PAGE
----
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Justin Abraham

by Justin Abraham

2nd-Year MISA Student

I vividly remember countless times when I would have to explain to people what my specialization was. Most of them would respond “What the heck is MISA?” and then I would rattle off what the acronym stands for (Management Information Systems and Analytics) like a machine gun. They would then become even more perplexed because they had never heard of such a thing. This scenario happens a plethora of times and as soon as you start explaining what it is you actually do, they become bored and intimidated, and suddenly that accounting homework they have procrastinated on becomes extremely enticing to start. Even though that was a specific and maybe a bit exaggerated example, this cloud of unfamiliarity in regards to information systems is starting to vanish. Just in one year alone, I have seen first hand that people within the Ottawa community, whether it’s students, company employees, or even professors, are becoming progressively more aware of the field and the vast potential it has within the sphere of business.

There is a common misconception that MISA is strictly only for computer geeks who want to thrive in IT. But it is much more than that. Information systems and analytics is a magnificent blend of computer science and business, which in my opinion is a deadly combo to possess and is extremely applicable. This leads me to my next misconception to debunk. Numerous people have this notion that since it is associated with the phrase “computer science”, that it is too complex for them to pick up. Let me assure that this is not the case. As a student specializing in MISA, your role is essentially to discover ways where you can apply technological solutions to business problems and make operations more efficient. Of course, this is just me simplifying the role, but that is the gist of it.

Tasks could be intuitive and involve suggesting to use social media metrics for a company marketing plan or integrating a simple program within a business to compute calculations faster. But there could be times where problems may seem quite complex and involve meticulously interweaving a data system throughout an entire corporation for example. I hope you see that there are a multitude of ways that information systems can be administered and that is why in my opinion, it is the most applicable program within the Telfer School of Management. I could make the argument that regardless of your specialization, you will encounter some aspect of MISA within your future careers. I can name a few off the top of my head: automation of auditing in accounting, designing templates through HTML/CSS in regards to marketing, coding in VBA to filter client financial transactions, or even helping implement campus recruitment HR software.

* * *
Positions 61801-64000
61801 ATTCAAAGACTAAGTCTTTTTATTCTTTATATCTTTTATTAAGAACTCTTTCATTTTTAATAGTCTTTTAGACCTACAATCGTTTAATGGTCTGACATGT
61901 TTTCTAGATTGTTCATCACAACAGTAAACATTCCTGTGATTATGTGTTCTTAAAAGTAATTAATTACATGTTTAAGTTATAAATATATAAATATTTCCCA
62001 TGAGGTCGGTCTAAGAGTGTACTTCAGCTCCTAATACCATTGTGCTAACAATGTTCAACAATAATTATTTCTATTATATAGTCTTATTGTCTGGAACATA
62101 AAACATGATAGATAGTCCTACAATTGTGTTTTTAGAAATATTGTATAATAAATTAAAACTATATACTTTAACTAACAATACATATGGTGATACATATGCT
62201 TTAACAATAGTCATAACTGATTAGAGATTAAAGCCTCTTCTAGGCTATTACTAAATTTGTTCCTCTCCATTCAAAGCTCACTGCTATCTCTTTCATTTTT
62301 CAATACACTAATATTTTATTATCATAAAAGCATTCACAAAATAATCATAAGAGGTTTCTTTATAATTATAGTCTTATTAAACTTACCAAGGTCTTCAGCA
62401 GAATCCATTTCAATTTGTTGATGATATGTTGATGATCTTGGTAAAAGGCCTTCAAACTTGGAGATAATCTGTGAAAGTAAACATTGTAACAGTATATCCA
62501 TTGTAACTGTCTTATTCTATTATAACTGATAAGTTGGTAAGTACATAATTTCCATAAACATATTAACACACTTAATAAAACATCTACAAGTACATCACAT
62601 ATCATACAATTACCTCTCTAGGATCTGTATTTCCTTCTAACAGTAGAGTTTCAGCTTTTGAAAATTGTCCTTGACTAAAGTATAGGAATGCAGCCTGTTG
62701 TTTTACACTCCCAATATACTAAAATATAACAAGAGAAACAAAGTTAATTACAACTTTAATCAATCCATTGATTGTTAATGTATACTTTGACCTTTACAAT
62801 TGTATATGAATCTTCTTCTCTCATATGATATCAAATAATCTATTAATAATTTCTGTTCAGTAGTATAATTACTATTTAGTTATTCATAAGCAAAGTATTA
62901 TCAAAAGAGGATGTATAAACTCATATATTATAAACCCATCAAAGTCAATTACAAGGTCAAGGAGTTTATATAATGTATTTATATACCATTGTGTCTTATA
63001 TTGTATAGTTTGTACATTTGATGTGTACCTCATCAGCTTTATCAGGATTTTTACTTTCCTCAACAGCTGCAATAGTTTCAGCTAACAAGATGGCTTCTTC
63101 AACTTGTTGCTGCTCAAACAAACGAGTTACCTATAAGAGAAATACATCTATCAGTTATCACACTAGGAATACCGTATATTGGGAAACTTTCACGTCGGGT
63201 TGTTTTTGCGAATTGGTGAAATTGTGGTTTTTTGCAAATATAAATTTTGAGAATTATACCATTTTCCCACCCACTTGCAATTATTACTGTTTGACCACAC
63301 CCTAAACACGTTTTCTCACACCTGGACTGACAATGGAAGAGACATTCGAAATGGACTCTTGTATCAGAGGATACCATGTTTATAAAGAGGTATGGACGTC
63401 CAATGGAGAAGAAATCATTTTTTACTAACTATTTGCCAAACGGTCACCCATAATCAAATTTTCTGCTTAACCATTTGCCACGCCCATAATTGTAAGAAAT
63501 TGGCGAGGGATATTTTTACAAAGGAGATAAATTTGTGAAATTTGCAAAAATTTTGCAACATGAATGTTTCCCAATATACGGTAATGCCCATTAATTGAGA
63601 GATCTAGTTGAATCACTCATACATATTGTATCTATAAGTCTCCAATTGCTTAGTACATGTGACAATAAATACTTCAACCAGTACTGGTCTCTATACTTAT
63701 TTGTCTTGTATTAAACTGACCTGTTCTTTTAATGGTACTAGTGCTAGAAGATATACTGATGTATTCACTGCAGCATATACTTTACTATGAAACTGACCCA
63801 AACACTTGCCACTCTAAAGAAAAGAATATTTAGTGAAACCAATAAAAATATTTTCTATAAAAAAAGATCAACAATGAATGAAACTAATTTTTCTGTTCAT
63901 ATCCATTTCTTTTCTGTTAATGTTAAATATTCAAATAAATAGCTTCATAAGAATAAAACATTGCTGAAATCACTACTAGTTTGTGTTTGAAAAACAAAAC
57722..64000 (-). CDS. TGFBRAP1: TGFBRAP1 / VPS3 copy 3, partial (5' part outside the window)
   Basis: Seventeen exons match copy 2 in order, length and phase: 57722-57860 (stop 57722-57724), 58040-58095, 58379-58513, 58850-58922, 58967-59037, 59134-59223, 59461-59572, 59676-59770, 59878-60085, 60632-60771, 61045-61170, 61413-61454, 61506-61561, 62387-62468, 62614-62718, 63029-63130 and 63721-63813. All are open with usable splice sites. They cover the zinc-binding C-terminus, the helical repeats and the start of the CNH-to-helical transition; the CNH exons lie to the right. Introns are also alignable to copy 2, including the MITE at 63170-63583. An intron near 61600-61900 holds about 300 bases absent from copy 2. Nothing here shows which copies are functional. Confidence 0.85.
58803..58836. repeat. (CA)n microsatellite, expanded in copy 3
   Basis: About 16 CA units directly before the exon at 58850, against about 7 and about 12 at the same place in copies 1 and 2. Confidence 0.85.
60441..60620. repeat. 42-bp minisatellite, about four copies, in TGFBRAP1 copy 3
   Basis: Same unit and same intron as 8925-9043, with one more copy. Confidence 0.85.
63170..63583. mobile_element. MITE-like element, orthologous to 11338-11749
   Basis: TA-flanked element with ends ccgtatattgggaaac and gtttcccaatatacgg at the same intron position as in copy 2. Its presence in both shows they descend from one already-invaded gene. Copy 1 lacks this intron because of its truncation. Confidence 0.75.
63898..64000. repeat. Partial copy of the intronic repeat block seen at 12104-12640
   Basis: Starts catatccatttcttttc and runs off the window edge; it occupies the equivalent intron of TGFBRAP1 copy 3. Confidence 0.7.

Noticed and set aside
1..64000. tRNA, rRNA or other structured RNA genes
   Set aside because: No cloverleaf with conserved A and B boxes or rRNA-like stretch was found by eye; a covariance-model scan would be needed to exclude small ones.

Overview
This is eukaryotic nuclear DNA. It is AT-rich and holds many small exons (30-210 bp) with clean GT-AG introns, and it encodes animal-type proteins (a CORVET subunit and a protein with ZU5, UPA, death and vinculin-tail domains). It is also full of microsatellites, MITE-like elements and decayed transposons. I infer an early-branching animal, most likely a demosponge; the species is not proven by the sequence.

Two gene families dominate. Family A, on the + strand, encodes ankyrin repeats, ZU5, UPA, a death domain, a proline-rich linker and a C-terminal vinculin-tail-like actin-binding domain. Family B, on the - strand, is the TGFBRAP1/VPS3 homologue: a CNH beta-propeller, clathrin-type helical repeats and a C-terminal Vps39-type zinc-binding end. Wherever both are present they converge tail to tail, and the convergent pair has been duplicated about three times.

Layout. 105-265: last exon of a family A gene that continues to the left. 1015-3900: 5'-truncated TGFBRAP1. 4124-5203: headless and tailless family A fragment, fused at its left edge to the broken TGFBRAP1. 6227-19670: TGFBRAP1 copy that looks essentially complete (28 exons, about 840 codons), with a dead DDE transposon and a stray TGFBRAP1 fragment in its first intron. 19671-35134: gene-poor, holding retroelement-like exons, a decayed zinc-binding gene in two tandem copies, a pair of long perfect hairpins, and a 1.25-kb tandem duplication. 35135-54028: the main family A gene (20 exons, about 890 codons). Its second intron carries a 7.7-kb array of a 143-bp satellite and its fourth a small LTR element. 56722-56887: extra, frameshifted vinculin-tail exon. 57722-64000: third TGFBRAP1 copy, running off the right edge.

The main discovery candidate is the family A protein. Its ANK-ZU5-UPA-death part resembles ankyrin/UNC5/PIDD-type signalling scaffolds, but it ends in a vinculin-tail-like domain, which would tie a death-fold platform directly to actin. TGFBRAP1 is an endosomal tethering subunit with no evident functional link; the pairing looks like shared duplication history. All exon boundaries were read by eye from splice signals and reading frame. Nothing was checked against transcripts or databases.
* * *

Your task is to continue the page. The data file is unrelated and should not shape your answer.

Information systems can be applied to nearly every facet of business. I believe with the boom in technology and the versatility of it, MISA is becoming increasingly sought out in the job market and I think the best way to distinguish yourself from the other candidates is to become familiar with some of the associated skills and learn more about the field. Some ways I would recommend is to compete in tech-related case competitions or hackathons. These competitions may seem daunting at first, but most of them almost always welcome new and eager people. Another excellent way to learn about the field is to join the Management Information Systems Association at Telfer. They host a couple of pragmatic events where company representatives from various industries come out and talk about their jobs and potentially recruit students. Of course, hands down, an important technical skill to have is programming. There is an ocean of resources online that teach coding basics and I think it is imperative to have some knowledge in this. In conclusion, if there is one thing that you should remember and take away from reading this article, it is that MISA is on the rise and will become more prevalent in everyone’s lives.